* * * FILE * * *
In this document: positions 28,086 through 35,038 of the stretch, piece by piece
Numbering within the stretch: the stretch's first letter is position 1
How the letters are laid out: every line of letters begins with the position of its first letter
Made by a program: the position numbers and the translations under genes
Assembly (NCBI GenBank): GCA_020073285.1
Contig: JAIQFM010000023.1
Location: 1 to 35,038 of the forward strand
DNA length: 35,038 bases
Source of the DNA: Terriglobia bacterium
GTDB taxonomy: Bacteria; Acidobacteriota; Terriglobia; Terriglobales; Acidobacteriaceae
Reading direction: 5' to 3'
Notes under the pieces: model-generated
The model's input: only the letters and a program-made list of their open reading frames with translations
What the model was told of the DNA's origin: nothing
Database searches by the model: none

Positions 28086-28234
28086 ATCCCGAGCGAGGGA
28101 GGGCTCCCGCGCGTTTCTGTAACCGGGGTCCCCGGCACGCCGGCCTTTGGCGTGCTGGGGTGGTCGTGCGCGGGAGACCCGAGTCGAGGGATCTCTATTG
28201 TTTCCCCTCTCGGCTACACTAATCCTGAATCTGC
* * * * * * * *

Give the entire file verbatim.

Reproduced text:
In this document: positions 28,086 through 35,038 of the stretch, piece by piece
Numbering within the stretch: the stretch's first letter is position 1
How the letters are laid out: every line of letters begins with the position of its first letter
Made by a program: the position numbers and the translations under genes
Assembly (NCBI GenBank): GCA_020073285.1
Contig: JAIQFM010000023.1
Location: 1 to 35,038 of the forward strand
DNA length: 35,038 bases
Source of the DNA: Terriglobia bacterium
GTDB taxonomy: Bacteria; Acidobacteriota; Terriglobia; Terriglobales; Acidobacteriaceae
Reading direction: 5' to 3'
Notes under the pieces: model-generated
The model's input: only the letters and a program-made list of their open reading frames with translations
What the model was told of the DNA's origin: nothing
Database searches by the model: none

Positions 28086-28234
28086 ATCCCGAGCGAGGGA
28101 GGGCTCCCGCGCGTTTCTGTAACCGGGGTCCCCGGCACGCCGGCCTTTGGCGTGCTGGGGTGGTCGTGCGCGGGAGACCCGAGTCGAGGGATCTCTATTG
28201 TTTCCCCTCTCGGCTACACTAATCCTGAATCTGC